911 calls reveal bystanders tried to save NC shooting victim

Released recordings show that multiple bystanders attempted to save the life of a Fayetteville man shot three times


Jack Boden
The Fayetteville Observer, N.C.

FAYETTEVILLE, N.C. — At least four 911 calls released Friday in a fatal shooting on Vancouver Drive earlier this month revealed bystanders' efforts to save a man's life after he was shot.

Quincy Devone Lewis, 26, of Fayetteville, died after being shot multiple times shortly before 6:30 p.m. June 10 in a parking lot of the Branson Creek Commons apartment complex in the 300 block of Vancouver Drive.

Quincy Devone Lewis, 26, of Fayetteville, died after being shot multiple times shortly before 6:30 p.m. June 10 in a parking lot of the Branson Creek Commons apartment complex in the 300 block of Vancouver Drive.
Quincy Devone Lewis, 26, of Fayetteville, died after being shot multiple times shortly before 6:30 p.m. June 10 in a parking lot of the Branson Creek Commons apartment complex in the 300 block of Vancouver Drive. (Photo/Getty Images)

Damon Devon Henry, 26, of Spring Lake, is charged with involuntary manslaughter in the killing.

According to warrant information filed with Cumberland County courts, Lewis was a passenger in a vehicle driven by Henry's girlfriend, when the woman pulled into a parking space at the complex.

Video surveillance allegedly shows Henry exiting a nearby SUV already parked there and speaking to his girlfriend at the driver's door, the document states.

The girlfriend then entered the building, the report states, while Henry and Lewis "exchanged words," before the men each pulled out a weapon. Lewis was shot multiple times, police said. It did not appear that he ever fired his weapon, according to the court record.

Henry, who was still on scene when police arrived, allegedly told detectives that he shot Lewis in self-defense, but police believed his story was inconsistent with the evidence, court documents state. Police did not reveal what the substance of the argument.

Several 911 calls from the night of the shooting that were released Friday document bystanders' efforts to save Lewis' life.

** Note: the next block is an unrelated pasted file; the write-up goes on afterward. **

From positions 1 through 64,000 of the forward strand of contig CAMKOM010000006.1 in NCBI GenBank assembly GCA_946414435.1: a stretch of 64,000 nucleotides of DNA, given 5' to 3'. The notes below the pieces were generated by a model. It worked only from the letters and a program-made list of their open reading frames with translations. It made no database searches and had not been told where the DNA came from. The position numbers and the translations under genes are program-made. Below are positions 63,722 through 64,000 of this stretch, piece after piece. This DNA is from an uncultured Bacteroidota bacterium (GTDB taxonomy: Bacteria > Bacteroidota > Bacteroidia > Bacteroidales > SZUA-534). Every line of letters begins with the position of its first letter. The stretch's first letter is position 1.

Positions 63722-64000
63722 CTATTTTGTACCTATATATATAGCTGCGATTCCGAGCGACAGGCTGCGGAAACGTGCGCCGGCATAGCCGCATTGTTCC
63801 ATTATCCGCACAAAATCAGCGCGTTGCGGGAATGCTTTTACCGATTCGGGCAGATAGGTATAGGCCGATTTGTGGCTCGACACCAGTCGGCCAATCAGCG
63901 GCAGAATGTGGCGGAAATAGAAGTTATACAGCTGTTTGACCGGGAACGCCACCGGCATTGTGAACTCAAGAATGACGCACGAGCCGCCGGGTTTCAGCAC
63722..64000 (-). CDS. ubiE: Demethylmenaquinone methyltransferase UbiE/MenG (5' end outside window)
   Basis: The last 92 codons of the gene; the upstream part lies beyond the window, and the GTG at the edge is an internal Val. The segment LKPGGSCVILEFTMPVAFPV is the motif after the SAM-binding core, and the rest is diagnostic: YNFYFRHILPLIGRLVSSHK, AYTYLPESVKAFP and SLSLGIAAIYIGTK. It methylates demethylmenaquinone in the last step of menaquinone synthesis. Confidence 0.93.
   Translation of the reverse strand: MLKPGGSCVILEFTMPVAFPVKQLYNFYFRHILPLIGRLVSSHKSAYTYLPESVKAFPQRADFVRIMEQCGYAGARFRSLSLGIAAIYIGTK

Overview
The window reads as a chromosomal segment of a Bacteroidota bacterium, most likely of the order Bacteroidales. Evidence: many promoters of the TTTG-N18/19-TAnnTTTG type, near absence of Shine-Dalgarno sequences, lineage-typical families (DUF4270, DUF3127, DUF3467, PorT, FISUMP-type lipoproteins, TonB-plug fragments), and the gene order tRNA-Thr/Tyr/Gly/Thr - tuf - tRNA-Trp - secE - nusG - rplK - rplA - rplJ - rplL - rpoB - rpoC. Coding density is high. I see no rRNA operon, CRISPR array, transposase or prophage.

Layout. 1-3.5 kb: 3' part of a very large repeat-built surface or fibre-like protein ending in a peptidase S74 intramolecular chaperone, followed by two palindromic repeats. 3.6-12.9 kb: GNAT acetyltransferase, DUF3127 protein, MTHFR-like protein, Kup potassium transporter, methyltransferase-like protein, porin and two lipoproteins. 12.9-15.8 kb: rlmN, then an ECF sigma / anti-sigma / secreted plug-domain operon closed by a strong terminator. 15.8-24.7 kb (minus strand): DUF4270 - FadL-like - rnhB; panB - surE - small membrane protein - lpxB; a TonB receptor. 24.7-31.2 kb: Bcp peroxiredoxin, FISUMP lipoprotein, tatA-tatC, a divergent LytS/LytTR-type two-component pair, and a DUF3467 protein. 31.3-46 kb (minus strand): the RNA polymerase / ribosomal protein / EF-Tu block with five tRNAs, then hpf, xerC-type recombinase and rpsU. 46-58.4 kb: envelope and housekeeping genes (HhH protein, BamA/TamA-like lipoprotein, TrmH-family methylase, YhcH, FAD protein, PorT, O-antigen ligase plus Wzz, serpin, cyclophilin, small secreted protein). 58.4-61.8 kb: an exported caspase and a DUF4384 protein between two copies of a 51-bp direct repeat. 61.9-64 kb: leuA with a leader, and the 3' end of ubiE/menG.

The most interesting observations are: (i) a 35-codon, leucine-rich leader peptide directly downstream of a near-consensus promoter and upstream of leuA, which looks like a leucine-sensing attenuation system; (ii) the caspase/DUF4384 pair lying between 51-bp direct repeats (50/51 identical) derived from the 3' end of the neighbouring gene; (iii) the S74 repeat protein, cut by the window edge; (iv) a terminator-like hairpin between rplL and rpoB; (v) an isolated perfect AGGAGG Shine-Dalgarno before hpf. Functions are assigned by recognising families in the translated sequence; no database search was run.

"I'm scared," one female caller said, her voice quaking as she reported the shooting.

The first of these calls came at 6:26 p.m. from a man who would be by Lewis' side until police arrived on the scene.

"Come on, please help, this man can't breathe, man," he pleaded in the call that lasted a little more than five minutes.

The dispatcher asked if he had seen whoever shot Lewis.

"I don't know who did it," he said. "Just please get this man some help."

At the dispatcher's request, the caller can be heard asking other bystanders if they had a clean, dry towel to apply to the wound. He said there were at least three and it appeared Lewis had been shot in the back. While waiting for the towel, the caller can be heard asking Lewis to stay with him and pleading with the dispatcher to send help quickly.

When another bystander was able to provide a towel for the wound, others can be heard in the background of the call trying to keep Lewis's attention.

"OK, can you talk?" one bystander asked.

"Hey man, do you know where you're at?" asked another.

A bystander began applying pressure to the wound with the towel following the dispatcher's instructions, and the caller began questioning if Lewis was still alive.

"Lady, I think he's gone," the caller said before realizing that Lewis was still breathing.

The dispatcher asked the caller to tell her every time he took a breath.

"OK, he took one now," the caller said.

Thirteen seconds passed before the caller reported Lewis taking another breath.

About 30 seconds before police arrived, the dispatcher then tried getting the caller to give Lewis CPR, but the man said he was afraid to flip Lewis from his stomach onto his back.

During these 30 seconds, several bystanders can be heard in the call warning others to not touch anything before police arrive, while two women can be heard pleading with Lewis to keep fighting.

"Fight, honey, fight; you got it" one woman said while another tried to reassure Lewis that paramedics would be there soon.

Police and medical responders can then be heard arriving on the scene before the call ended.

According to court documents, Lewis was taken to Cape Fear Valley Medical Center but later died from his injuries.

Police records indicate two vehicles were towed from the scene and two weapons were seized: a Taurus revolver and a Smith & Wesson M&P Shield 45-caliber handgun.

Lewis' slaying is the 22nd homicide investigation for the Fayetteville Police Department this year.

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(c)2021 The Fayetteville Observer (Fayetteville, N.C.)

McClatchy-Tribune News Service

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